SCOTUS backs Arizona immigration law

Thomas Lifson
The Supreme Court has now validated at least some state involvement in immigration enforcement, upholding Arizona's law that suspends the business license of a company that knowingly and willfully hires illegal aliens. The United States Chamber of Commerce (remember when they supposedly were evil supporters of Republicans?) had brought suit against the law.

The vote was 5 to 3, along liberal/conservative lines, with Justice Elena Kagan recusing herself because she was Solicitor General when the Obama administration appealed the case. Bill Mears of CNN writes:

The 5-3 ruling Thursday is a victory for supporters of immigration reform on the state level.

It was the first high court challenge to a variety of recent state laws cracking down on illegal immigrants, an issue that has become a political lightning rod.

The outcome could serve as a judicial warm-up for a separate high-profile challenge to a more controversial Arizona immigration reform law working its way through lower courts. That statute would, among other things, give local police a greater role in arresting suspected illegal immigrants.

The hiring case turned on whether state law tramples on federal authority.

Federalism lives!
The Supreme Court has now validated at least some state involvement in immigration enforcement, upholding Arizona's law that suspends the business license of a company that knowingly and willfully hires illegal aliens. The United States Chamber of Commerce (remember when they supposedly were evil supporters of Republicans?) had brought suit against the law.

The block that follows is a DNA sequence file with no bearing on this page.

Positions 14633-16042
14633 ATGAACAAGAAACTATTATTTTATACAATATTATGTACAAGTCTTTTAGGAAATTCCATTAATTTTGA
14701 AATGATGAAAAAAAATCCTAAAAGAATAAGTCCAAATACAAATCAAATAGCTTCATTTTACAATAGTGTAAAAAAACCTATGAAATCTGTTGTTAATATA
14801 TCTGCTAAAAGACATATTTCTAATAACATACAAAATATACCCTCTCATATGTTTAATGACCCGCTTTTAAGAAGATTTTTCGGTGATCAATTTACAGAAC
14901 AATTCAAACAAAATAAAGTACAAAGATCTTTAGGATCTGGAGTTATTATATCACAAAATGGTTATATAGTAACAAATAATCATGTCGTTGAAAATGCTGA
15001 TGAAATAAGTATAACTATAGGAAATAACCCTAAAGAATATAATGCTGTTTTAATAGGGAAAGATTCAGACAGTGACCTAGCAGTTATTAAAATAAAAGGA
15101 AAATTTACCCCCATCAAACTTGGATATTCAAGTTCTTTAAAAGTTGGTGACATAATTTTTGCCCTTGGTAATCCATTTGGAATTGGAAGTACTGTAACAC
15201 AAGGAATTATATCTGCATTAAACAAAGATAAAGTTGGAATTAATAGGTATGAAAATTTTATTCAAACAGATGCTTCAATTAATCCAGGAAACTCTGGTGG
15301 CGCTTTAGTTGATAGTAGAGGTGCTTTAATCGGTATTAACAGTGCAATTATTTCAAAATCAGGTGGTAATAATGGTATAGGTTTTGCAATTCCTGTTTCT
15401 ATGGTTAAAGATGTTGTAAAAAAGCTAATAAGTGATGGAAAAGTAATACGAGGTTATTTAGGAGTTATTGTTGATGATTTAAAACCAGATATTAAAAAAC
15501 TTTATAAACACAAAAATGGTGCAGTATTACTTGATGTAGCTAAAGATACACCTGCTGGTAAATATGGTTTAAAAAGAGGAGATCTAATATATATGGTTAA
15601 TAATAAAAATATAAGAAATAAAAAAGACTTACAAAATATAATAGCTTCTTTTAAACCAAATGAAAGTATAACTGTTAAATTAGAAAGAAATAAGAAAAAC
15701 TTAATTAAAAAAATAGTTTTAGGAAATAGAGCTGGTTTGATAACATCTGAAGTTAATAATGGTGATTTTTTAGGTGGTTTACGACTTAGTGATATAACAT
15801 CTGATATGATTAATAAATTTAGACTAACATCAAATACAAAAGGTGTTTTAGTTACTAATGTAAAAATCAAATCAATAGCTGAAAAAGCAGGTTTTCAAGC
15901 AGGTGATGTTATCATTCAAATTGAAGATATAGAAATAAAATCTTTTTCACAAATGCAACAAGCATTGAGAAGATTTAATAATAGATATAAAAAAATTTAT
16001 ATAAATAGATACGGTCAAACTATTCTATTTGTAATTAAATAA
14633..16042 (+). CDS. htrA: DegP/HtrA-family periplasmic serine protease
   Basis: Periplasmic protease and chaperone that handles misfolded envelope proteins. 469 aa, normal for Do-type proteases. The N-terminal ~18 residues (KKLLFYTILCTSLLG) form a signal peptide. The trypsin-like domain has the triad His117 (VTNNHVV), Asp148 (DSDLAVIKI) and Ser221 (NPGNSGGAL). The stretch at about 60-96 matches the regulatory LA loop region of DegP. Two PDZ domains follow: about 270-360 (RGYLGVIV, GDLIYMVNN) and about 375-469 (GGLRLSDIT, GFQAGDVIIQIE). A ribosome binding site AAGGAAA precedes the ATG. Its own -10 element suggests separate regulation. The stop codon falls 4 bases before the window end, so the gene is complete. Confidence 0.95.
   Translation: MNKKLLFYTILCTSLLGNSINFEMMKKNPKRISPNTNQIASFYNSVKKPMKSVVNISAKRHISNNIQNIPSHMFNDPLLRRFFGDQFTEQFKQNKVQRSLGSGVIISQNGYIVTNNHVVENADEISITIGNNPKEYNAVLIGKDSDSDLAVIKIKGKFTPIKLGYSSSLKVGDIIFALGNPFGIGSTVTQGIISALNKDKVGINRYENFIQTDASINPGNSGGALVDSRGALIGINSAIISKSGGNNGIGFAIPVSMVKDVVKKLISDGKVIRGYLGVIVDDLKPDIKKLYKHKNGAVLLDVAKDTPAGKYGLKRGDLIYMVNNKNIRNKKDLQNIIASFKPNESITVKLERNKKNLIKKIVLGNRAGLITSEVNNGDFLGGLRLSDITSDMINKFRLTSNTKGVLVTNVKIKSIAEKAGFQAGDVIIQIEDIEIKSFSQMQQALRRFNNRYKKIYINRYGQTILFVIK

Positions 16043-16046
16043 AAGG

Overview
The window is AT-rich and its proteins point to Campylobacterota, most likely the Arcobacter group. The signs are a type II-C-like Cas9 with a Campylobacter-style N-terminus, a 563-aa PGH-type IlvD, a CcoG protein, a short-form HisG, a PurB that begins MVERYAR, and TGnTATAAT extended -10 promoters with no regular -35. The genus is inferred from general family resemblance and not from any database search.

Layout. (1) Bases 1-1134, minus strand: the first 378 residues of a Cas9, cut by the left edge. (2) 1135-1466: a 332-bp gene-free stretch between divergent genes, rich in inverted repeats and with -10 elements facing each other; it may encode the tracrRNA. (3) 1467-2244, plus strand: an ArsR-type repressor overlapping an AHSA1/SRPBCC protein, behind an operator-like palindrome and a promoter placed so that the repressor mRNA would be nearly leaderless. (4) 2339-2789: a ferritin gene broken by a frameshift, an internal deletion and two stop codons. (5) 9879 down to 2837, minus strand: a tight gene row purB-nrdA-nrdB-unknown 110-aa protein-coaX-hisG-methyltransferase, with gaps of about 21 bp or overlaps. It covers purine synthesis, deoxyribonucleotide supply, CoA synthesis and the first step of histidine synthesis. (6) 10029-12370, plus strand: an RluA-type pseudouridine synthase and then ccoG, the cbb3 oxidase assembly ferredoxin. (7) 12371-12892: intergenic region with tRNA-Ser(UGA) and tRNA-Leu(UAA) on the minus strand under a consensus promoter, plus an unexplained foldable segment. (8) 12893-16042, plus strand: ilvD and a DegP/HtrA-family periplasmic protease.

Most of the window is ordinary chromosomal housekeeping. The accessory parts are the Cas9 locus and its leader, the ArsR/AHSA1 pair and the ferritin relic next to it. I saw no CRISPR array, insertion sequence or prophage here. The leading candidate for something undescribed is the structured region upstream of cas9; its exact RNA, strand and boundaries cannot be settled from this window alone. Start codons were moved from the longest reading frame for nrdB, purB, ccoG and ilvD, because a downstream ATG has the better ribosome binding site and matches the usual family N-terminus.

The vote was 5 to 3, along liberal/conservative lines, with Justice Elena Kagan recusing herself because she was Solicitor General when the Obama administration appealed the case. Bill Mears of CNN writes:

The 5-3 ruling Thursday is a victory for supporters of immigration reform on the state level.

It was the first high court challenge to a variety of recent state laws cracking down on illegal immigrants, an issue that has become a political lightning rod.

The outcome could serve as a judicial warm-up for a separate high-profile challenge to a more controversial Arizona immigration reform law working its way through lower courts. That statute would, among other things, give local police a greater role in arresting suspected illegal immigrants.

The hiring case turned on whether state law tramples on federal authority.

Federalism lives!